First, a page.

Robert Berger (mathematician)

From Wikipedia, the free encyclopedia
Jump to: navigation, search
For other people of the same name, see Robert Berger.

Robert Berger (born 1938) is known for inventing the first aperiodic tiling[1] using a set of 20,426 distinct tile shapes.

Contributions to tiling theory[edit]

The unexpected existence of aperiodic tilings, although not Berger's explicit construction of them, follows from another result proved by Berger: that the so-called domino problem is undecidable, disproving a conjecture of Hao Wang, Berger's advisor. The result is analogous to a 1962 construction used by Kahr, Moore, and Wang, to show that a more constrained version of the domino problem was undecidable.[2]

Education and career[edit]

Berger did his undergraduate studies at Rensselaer Polytechnic Institute, and studied applied physics at Harvard, earning a masters degree, before shifting to applied mathematics for his doctorate. Along with Hao Wang, Berger's other two doctoral committee members were Patrick Carl Fischer and Marvin Minsky. Later, he has worked in the Digital Integrated Circuits Group of the Lincoln Laboratory.[3]

Publications[edit]

Berger's work on tiling was published as "The Undecidability of the Domino Problem" in the Memoirs of the AMS in 1966.[4] This paper is essentially a reprint of Berger's 1964 dissertation at Harvard University.[5]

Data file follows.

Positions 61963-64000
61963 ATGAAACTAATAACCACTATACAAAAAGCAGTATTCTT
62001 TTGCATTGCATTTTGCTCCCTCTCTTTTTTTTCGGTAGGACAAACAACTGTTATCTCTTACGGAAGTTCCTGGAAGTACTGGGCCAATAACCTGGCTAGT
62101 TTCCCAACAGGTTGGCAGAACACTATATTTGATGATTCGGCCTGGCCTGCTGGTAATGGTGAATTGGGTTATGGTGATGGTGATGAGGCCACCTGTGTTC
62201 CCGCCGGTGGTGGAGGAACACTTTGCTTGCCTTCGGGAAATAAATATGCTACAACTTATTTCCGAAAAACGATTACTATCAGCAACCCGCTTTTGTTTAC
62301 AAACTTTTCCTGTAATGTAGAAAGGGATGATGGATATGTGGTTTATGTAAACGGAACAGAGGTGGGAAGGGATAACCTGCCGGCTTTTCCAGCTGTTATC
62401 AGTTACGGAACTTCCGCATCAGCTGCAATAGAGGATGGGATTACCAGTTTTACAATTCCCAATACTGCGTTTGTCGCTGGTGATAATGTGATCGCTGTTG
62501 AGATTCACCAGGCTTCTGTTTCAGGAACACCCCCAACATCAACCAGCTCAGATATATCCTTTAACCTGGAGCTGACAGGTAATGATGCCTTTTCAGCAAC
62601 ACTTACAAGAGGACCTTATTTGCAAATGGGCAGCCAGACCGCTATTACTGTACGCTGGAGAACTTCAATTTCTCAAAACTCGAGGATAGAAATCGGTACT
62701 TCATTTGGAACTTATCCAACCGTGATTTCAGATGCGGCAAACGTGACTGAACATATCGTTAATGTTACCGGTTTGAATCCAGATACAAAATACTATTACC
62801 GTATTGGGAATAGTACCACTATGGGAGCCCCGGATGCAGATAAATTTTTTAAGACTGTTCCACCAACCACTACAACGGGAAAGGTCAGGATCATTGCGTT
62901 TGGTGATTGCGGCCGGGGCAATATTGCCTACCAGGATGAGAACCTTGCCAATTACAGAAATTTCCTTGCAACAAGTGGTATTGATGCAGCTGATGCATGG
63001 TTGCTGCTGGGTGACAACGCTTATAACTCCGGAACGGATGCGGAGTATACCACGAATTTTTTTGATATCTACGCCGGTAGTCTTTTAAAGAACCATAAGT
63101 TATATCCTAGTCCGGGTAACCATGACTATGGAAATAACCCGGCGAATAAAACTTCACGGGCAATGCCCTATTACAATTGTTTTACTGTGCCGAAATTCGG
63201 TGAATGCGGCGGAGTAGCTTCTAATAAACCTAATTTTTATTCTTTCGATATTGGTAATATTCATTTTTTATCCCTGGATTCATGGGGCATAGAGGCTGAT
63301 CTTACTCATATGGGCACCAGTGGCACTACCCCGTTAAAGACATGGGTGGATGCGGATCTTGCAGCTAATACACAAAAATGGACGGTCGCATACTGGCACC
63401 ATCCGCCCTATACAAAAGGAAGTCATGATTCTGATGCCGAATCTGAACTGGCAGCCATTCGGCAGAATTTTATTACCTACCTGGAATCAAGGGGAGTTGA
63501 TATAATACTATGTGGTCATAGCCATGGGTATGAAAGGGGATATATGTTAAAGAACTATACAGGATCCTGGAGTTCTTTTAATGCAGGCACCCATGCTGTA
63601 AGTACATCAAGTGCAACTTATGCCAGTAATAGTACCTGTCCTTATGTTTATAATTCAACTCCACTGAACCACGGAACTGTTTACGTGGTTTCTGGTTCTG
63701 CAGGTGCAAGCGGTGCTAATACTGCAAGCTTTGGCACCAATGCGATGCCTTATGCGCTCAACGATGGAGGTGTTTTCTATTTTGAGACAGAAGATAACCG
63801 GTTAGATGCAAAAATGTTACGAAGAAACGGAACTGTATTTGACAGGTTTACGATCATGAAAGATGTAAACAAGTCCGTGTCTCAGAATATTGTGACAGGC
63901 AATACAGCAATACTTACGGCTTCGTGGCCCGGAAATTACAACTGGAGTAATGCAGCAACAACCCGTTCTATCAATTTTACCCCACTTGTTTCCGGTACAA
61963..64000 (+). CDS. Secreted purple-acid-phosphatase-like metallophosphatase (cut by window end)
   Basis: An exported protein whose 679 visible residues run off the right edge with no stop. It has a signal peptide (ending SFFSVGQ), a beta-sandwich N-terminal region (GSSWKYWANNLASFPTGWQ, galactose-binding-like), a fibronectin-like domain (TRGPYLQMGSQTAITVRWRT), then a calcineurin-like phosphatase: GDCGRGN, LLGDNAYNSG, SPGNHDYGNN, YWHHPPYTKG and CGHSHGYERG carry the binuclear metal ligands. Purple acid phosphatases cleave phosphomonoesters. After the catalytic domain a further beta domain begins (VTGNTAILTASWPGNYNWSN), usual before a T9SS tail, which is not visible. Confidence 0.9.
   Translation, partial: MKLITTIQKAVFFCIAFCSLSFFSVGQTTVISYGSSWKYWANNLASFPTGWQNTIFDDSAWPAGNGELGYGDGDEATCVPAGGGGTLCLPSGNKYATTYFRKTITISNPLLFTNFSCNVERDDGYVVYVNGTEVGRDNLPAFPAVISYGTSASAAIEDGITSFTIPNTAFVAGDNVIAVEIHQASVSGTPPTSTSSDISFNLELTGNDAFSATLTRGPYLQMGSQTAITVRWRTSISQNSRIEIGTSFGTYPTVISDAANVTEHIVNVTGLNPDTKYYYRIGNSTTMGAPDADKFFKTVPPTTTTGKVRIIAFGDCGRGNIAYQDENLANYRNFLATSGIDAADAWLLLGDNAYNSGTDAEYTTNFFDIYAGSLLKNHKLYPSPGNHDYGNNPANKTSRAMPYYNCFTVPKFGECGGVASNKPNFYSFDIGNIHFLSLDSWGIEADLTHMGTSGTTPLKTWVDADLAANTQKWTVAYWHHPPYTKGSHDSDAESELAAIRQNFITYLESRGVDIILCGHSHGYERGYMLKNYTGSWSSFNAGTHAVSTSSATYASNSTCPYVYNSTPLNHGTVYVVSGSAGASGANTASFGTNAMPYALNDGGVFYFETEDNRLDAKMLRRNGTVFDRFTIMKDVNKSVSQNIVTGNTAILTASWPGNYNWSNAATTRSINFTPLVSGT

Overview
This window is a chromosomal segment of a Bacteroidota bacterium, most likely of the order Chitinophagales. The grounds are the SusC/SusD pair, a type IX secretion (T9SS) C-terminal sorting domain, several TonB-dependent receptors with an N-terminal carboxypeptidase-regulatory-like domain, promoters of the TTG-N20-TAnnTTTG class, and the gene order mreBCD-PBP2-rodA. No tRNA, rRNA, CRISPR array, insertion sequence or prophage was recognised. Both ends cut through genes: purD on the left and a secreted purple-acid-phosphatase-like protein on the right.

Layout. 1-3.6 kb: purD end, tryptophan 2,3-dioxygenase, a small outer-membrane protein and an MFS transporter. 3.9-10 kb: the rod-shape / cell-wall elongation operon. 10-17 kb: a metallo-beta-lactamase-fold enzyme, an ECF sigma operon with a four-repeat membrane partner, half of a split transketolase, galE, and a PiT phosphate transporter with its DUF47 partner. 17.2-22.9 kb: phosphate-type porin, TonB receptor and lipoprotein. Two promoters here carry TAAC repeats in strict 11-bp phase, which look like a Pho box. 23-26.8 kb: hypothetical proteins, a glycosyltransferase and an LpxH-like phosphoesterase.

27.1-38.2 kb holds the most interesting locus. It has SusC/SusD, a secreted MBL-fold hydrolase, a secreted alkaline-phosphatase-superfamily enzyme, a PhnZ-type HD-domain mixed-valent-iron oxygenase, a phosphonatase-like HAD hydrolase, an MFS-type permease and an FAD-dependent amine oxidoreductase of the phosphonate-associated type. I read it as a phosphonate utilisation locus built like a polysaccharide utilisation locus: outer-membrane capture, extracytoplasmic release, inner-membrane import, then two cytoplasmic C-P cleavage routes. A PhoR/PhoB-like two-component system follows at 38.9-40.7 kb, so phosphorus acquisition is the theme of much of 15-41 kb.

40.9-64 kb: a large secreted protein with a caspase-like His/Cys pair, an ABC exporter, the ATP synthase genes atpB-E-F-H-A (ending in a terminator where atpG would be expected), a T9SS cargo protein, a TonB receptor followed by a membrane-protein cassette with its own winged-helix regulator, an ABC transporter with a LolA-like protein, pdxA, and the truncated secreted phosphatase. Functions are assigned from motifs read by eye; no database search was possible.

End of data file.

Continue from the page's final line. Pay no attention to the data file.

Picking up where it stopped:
In 2009, a paper by Berger and other Lincoln Laboratories researchers, "Wafer-scale 3D integration of InGaAs image sensors with Si readout circuits", won the best paper award at the IEEE International 3D System Integration Conference (3DIC).[6] In 2010, a CMOS infrared imaging device with an analog-to-digital converter in each pixel, coinvented by Berger, was one of R&D Magazine's R&D 100 Award recipients.[7]

References[edit]

  1. ^ Darling, David J. (2004). The universal book of mathematics: from Abracadabra to Zeno's paradoxes. John Wiley and Sons. pp. 18–. ISBN 978-0-471-27047-8. Retrieved 29 September 2011. 
  2. ^ Büchi, J. R.. "The undecidability of the domino problem". Mathematical Reviews 36 (49). MR 0216954. 
  3. ^ Author biography from Raffel, J. I.; Mann, J. R.; Berger, R.; Soares, A. M.; Gilbert, S. (1989), "A generic architecture for wafer-scale neuromorphic systems", The Lincoln Laboratory Journal 2 (1): 63–76 .
  4. ^ Berger, Robert (1966), "The Undecidability of the Domino Problem", Memoirs of the American Mathematical Society 66: 72 pp., doi:10.1090/memo/0066 .
  5. ^ Robert Berger at the Mathematics Genealogy Project.
  6. ^ Awards and Recognition, Lincoln Laboratory Annual Report 2010, p. 50, retrieved 2011-09-30.
  7. ^ MIT Lincoln Laboratory receives five R&D 100 Awards, Lincoln Laboratory, retrieved 2011-09-30.